Landlocked by Oz Hardwick


The wood is polished walnut, warped by wind and waves, polished by sun, then jerry-rigged into place to make a built-in bunk, a low bench, a fold-down table, and bookshelves filled with paperbacks bought in newsagents and railway stations. A circular mirror reflects brass-rimmed portholes onto suburban shrubbery, and a gilded cage holds a stuffed plush parrot that speaks each time it rocks in the breeze. Beneath the bunk, behind a panel, an iron safe is screwed to the wall, rust attesting to its years upon inconsiderate tides. Every floorboard squeaks a different note, like a wheezing accordion fingered in a rum-soaked lowlife dive.

It’s that golden hour when the sun runs itself along the tops of neighbours’ hedges, drizzling them with honey; when windows turn to amber lights, readying birds to dip and dive into streams of insects that bob and wheel above flowers that nod their heads in tired prayer; when the church spire is a tanned finger raised to the breeze in thoughtful remembrance of those far out at sea. And with the sun come voices from the deep, from salt-stroked throats that propose quiet toasts to every dog who’s sailed before them, and to the women who wait in billowing white for golden sails to break the horizon. It’s that golden hour, and a bell tolls for time and tide, the crack of the rope and the curse of the wheel, and for treasure sunk in distant drunken rumours.

And down a line that’s spun from shore to shore, a voice like a cracked map remembers coarse blankets and the pitch of dreams under foreign sky, the stink of sweat and guttering oil in lamps that sucked the light out of tight cabins. It’s a voice that promises regret wrapped up in scarlet silk and sequins, scented with rose, juniper, and something of decay; it promises one last flash of a well-worn blade, and a brief eternity of scars tied blind to a sinking anchor. It tells lie upon lie until it stands true before me, a mirror to the person I have never been, edged in stiff brocade, trusting to nothing but my thousand-yard stare, the bright bird that whispers in my ear, and that parchment-dry voice from another land, another world, as it pours me one last drink.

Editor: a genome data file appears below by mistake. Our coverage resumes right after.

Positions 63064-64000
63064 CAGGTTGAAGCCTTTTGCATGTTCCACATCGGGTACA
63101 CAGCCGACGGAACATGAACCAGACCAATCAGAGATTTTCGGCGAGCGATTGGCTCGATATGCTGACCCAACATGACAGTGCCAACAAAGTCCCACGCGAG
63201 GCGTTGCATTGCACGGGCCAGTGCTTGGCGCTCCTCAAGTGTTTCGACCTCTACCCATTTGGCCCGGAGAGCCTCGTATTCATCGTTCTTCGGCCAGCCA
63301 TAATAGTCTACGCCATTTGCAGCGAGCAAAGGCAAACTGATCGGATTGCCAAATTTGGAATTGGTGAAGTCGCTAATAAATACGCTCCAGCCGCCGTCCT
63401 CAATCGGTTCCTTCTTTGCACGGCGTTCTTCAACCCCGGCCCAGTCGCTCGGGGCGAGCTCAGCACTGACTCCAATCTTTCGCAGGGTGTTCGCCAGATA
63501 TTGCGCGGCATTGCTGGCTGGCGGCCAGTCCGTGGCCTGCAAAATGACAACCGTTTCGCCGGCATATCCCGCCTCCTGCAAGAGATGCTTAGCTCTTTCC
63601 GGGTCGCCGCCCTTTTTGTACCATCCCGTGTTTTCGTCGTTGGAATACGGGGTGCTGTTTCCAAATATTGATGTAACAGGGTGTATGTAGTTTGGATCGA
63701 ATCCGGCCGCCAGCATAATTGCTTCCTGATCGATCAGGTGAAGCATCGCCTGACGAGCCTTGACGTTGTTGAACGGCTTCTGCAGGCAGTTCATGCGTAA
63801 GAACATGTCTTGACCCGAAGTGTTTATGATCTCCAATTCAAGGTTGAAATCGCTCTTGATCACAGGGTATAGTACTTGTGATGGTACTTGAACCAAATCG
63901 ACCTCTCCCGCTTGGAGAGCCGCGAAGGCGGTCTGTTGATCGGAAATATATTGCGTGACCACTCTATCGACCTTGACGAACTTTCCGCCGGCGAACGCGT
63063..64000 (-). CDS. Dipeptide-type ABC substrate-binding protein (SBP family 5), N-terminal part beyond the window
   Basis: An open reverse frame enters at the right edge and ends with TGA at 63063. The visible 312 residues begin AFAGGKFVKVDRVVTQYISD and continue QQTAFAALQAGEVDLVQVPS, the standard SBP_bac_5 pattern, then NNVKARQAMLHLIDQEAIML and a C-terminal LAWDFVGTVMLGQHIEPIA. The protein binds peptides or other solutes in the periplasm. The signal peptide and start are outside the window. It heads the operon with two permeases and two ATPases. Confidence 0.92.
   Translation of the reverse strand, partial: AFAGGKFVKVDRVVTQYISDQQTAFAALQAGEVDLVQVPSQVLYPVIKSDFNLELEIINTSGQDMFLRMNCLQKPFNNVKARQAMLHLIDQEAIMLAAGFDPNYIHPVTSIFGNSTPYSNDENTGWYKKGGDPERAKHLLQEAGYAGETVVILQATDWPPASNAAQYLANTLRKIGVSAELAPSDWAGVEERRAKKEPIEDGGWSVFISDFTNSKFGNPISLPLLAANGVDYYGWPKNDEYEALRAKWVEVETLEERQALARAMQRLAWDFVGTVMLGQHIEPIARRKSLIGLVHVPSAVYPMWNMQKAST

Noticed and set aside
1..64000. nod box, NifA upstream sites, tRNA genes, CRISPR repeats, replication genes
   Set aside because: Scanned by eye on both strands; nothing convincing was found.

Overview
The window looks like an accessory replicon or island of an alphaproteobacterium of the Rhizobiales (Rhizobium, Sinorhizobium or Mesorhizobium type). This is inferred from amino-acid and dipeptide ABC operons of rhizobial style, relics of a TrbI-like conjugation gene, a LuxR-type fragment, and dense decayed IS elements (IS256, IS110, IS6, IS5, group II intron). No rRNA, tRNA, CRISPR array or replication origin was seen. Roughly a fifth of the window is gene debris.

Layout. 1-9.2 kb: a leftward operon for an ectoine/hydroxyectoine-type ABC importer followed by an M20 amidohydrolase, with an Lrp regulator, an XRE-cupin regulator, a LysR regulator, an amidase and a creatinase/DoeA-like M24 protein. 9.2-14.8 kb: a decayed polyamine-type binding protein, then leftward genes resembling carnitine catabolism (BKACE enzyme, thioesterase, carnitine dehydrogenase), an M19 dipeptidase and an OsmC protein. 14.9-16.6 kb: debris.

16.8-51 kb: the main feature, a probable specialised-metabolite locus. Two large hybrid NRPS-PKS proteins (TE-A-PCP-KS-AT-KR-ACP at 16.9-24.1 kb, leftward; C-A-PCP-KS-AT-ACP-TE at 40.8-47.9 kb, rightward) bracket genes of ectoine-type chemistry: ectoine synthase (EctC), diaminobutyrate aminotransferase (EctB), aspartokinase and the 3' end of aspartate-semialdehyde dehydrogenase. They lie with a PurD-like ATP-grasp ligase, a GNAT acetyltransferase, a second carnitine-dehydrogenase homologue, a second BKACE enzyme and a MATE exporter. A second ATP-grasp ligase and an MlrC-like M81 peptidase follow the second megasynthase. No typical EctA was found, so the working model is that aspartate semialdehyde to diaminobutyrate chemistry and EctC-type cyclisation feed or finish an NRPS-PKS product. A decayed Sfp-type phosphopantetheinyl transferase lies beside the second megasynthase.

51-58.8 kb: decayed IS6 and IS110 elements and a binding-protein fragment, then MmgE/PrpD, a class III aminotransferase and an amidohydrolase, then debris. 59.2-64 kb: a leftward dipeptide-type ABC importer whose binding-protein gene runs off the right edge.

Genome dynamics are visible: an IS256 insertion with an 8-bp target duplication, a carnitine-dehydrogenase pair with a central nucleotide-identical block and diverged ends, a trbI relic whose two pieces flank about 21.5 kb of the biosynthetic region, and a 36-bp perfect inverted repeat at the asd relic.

And toppling into my own reflection, I wake to a swell of paperback books with gaudy covers, a birdcage with an open door, a ruby window half open, and a rainbow of feathers skittering like bats across the village green. A bell tolls morning, and a breeze from the sea insinuates itself between my soft sheets. Beneath the bed is a box of small treasures and jewellery I haven’t worn for years; beneath that are unplaned boards, and beneath that are caves that reach to the depths of the ocean. My lips carry the gentle sting of coarse spirits and coarse songs, and my hands are charts smoothed across the scored table of my past. The world tips and sways, but I don’t need to stand. The north star pins me to home, but I don’t need to steer. 


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